Thursday, 27 September 2018

Birmingham 1974 bombings - "Perpetrator issue" excluded from new inquests

 Bombs detonated on 21 November 1974 in Birmingham and wrecked the Mulberry Bush and the Tavern in the Town.  21 people were killed and 182 injured.  A third explosive device failed to detonate.  Six men - (Hugh Callaghan, Patrick Joseph Hill, Gerard Hunter, Richard McIlkenny, William Power and John Walker) - were arrested and subsequently tried in the Shire Hall of Lancaster Castle before Bridge J and a jury.  The trial commenced on 9 June 1975 and the men, having been convicted, were sentenced on 15 August 1975.  Their convictions were quashed by the Court of Appeal (Criminal Division) on 14 March 1991 - R v McIlkenny, Hill, Power, Walker, Hunter and Callaghan [1991] EWCA Crim 2 - Lloyd, Mustill and Farquharson LJJ.

In June 2016 the Chief Coroner ruled that there should be fresh inquests into the deaths - post 27 January 2018.

The names of alleged Birmingham pub bombing suspects will not be part of the new inquests into victims' deaths - Sky News 26 September.   This is referred to as the "Perpetrator Issue" - that is, the identities of those who planned, planted, procured and authorised the bombs used on 21 November 1974.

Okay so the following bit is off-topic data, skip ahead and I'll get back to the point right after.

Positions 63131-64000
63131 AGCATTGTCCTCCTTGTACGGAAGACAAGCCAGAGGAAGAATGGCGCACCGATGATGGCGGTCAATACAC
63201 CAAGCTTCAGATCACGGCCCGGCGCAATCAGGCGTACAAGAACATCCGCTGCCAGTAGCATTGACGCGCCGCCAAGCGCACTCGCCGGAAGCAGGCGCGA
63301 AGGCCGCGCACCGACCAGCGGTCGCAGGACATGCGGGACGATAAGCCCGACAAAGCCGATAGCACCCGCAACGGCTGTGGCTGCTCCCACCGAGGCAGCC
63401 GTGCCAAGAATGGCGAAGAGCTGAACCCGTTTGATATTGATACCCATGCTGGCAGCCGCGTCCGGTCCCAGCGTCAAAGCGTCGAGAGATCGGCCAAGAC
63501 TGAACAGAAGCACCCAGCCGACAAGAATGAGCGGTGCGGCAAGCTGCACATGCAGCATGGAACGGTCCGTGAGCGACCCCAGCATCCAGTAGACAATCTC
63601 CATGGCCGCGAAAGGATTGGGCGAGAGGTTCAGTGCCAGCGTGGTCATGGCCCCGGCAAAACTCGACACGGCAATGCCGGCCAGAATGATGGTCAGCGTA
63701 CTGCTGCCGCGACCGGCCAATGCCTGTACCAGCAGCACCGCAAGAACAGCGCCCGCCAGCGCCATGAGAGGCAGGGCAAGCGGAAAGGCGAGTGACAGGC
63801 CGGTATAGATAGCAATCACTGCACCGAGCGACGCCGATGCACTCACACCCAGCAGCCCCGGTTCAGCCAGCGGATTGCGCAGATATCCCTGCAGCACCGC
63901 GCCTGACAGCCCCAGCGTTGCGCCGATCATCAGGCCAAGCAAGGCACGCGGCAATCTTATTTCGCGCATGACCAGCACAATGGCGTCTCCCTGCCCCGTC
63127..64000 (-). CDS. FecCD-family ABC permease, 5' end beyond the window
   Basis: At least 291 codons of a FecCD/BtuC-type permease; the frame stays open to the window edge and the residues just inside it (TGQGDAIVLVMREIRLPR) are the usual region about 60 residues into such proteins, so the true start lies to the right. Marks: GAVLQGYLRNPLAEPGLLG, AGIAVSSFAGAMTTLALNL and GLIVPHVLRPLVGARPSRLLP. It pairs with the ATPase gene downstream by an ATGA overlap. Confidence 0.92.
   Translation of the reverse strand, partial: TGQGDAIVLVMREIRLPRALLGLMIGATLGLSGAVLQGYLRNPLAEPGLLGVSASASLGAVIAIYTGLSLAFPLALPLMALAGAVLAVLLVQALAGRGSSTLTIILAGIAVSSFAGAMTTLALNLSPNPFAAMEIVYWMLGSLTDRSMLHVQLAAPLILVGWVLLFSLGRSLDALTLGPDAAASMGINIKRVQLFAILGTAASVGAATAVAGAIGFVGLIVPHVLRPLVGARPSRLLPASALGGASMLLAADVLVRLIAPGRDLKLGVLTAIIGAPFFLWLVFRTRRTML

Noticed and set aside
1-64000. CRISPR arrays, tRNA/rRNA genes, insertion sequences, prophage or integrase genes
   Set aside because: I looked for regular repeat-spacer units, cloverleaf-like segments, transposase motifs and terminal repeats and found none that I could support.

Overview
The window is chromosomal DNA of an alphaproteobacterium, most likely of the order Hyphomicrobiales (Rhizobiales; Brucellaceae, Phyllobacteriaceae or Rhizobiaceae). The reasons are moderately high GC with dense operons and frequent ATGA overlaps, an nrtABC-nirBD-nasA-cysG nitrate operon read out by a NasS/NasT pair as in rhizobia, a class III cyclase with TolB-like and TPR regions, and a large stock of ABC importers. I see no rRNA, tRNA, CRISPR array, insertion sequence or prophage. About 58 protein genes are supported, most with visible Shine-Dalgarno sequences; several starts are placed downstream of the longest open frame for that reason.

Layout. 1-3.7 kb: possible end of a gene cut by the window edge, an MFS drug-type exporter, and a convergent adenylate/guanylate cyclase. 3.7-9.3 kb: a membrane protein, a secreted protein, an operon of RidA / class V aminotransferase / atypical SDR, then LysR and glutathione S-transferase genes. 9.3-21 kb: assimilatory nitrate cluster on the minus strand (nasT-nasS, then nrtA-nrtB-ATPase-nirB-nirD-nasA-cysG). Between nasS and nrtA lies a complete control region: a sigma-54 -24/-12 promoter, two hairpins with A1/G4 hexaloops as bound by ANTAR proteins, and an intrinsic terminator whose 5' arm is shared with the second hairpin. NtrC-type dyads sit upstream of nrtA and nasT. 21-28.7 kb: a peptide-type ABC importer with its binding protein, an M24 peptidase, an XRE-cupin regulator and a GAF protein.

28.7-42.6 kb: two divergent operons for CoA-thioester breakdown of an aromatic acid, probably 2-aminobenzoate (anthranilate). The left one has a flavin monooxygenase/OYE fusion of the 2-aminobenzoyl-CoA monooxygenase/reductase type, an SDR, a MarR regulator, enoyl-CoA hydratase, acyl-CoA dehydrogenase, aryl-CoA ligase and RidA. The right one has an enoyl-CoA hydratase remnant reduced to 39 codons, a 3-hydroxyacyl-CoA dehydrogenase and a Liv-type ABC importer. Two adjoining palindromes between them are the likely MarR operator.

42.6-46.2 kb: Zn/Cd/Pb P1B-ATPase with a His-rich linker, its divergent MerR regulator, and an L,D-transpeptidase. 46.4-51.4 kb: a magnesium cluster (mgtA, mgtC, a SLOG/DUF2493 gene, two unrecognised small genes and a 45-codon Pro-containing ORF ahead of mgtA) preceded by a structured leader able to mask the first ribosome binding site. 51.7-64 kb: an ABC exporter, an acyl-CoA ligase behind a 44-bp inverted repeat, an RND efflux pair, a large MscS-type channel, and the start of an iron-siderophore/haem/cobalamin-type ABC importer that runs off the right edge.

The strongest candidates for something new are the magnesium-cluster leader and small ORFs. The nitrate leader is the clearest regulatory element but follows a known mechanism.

The Court of Appeal (Civil Division) so ruled in Coroner for the Birmingham Inquests (1974) v Julie Hambleton and others [2018] EWCA Civ 2081 and via Bailii.

The court stated (para 56 and 57) -

"At the resumed inquests, what will be the "the central issues"? The statutory questions remain. In the present case, the stark answers to those questions are known. The identities of the deceased are known; the dates and the places of the deaths are known and it is known that all the deceased were unlawfully killed. An issue identified both by the Senior Coroner who directed the resumption of the inquests and the Coroner concerns prior knowledge. Others may emerge. But the identity of those responsible for the bombings is not a central issue in the inquests. It is difficult to criticise the Coroner, still less to stigmatise as unlawful a decision to refuse to explore a distinct question which the jury is prohibited by statute from answering.

In our judgment the Coroner's statement of "the meaning of scope", in paragraphs [18] and following of his ruling (see [20] above) was correct. Moreover, however the test is formulated, his decision in the present case to exclude the Perpetrator Issue from the scope of this inquest was not, in our view, unlawful in the public law sense."

Previous posts are 26 November 201414 March 2016 - and 27 January 2018.

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